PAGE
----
Coast Galleries

Coast Gallery History

Little did I know in 1968 after resigning as an English professor in Oregon that I would become a candlemaker in Big Sur and the proud owner of the only art gallery on one-hundred miles of central California's world-famous Big Sur Coast.

At the time, I had no idea that the experience of changing careers from an English professor to a Candle Maker would allow me--thirty years later--to create the largest known gallery of American crafts in the United States.

The Gallery had been founded in 1958 to serve the Bohemian artist and writer's who had migrated to Big Sur after World War II. Local artists fondly referred to the gallery as 'The Bank', which was their depository for exhibiting and selling their consigned artworks.

In 1972, six months after purchasing the gallery, a one hundred-year storm clogged a faulty drainage culvert and floodwaters inundated the gallery. This bittersweet event provided the opportunity to rebuild the gallery out of used Redwood water tanks and create what has become a historic architectural landmark.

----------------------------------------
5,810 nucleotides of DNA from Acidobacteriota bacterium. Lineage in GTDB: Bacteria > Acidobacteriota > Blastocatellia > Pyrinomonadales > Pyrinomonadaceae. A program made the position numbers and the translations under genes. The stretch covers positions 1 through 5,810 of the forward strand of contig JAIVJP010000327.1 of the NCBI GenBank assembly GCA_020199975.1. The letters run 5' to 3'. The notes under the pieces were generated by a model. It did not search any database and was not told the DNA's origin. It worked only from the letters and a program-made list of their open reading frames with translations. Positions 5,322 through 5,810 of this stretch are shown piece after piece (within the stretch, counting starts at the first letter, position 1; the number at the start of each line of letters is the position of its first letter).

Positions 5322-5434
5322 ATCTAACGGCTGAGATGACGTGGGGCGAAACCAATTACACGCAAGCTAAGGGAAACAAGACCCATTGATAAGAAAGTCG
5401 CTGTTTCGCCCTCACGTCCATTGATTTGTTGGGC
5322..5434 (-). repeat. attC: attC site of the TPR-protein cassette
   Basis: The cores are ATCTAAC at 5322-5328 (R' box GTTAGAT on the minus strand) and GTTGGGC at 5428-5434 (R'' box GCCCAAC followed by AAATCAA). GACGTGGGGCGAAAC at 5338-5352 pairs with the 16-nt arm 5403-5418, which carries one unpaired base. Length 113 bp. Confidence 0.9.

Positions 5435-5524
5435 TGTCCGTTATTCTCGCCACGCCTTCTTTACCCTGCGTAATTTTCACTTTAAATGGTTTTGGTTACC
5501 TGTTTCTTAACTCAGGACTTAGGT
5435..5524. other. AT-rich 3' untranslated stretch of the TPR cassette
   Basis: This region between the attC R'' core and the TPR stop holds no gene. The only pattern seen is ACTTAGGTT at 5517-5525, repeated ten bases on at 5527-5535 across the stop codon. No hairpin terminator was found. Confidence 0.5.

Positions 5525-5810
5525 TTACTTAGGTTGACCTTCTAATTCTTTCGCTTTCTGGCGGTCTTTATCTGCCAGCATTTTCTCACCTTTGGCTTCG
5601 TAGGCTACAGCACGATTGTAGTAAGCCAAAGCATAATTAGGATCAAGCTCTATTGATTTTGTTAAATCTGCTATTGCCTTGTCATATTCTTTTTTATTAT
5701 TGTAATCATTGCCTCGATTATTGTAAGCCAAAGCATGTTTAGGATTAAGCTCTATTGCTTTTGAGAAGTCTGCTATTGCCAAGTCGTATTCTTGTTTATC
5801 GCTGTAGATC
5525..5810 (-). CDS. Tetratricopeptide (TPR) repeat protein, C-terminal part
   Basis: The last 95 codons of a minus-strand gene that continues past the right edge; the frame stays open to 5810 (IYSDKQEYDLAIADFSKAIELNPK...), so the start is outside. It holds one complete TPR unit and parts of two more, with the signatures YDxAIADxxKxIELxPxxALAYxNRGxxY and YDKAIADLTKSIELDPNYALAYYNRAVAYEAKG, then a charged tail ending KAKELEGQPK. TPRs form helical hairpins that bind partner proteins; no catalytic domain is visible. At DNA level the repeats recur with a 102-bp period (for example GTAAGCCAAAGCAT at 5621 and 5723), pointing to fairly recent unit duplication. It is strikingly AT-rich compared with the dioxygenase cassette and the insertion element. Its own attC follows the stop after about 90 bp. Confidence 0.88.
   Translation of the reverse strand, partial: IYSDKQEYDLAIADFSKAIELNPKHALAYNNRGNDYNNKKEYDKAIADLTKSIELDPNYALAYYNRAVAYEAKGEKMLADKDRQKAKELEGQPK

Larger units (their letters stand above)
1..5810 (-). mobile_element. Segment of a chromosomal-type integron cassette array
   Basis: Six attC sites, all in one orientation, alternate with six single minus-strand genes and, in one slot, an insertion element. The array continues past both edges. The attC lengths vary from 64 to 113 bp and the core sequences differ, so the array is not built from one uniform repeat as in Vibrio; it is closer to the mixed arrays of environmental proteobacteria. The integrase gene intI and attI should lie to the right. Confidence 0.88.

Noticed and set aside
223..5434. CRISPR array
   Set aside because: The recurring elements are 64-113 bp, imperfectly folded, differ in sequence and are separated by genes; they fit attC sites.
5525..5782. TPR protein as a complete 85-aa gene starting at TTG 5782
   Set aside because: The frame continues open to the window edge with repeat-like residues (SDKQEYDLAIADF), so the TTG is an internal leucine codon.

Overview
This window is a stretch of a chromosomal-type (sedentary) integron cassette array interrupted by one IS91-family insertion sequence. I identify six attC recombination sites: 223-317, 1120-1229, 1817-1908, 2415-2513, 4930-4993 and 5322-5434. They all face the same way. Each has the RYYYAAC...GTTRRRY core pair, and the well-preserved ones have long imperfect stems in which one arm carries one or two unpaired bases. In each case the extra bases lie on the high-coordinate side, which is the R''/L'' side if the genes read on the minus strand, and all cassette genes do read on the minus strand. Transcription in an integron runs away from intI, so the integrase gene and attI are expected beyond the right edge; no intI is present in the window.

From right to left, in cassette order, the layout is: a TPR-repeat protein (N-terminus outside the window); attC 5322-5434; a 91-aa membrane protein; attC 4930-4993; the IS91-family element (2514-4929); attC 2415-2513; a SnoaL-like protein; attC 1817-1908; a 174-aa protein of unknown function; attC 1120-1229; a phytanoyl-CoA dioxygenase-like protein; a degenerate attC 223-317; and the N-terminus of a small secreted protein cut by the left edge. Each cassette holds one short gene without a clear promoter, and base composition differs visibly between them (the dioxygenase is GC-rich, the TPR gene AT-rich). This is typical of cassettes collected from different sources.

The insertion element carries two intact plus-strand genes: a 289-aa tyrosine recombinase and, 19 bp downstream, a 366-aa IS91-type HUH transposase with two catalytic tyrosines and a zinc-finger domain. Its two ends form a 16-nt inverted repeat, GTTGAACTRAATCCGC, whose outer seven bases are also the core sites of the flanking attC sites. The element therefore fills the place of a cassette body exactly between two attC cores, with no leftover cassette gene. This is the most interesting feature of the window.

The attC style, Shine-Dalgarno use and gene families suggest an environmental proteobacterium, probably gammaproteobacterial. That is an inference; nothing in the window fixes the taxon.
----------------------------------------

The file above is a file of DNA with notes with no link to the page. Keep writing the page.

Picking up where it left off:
The water tank concept developed out of the need to rebuild the gallery on a shoestring budget. I designed the building after locating two used Redwood water tanks that had served as the Oak Knoll Naval Hospital's water storage facility for nineteen years.

I was surprised to learn that the tanks were milled from 'first growth' Redwood trees that had been growing during the life of Christ some 2,000 years ago. It was exciting to realize that by recycling the tanks as buildings a new life and new function would be given to this ancient wood. I also learned that each tank measured 34-feet across, which is the exact diameter of the largest known living Redwood tree, the General Sherman, that is located in northern California. When standing inside the water tank, one can comprehend the enormous size of the trunk of the giant Redwood tree, truly one of nature's most magnificent creations.

In 1990 I added the third water tank to the complex and built a two-story structure with arched doorways and round windows. A large outdoor spiral staircase connects the craft boutique to the Coast Café on the upper level. In 1994 a deck was built on the roof of the original lower tank to create outdoor seating for the Coast Café. Although the Coast Gallery water-tank complex will continue to evolve architecturally, the founding principals of the crafts business will remain the same: that people will patronize quality when and where they find it, especially the quality of materials and the pride of workmanship found in contemporary American crafts.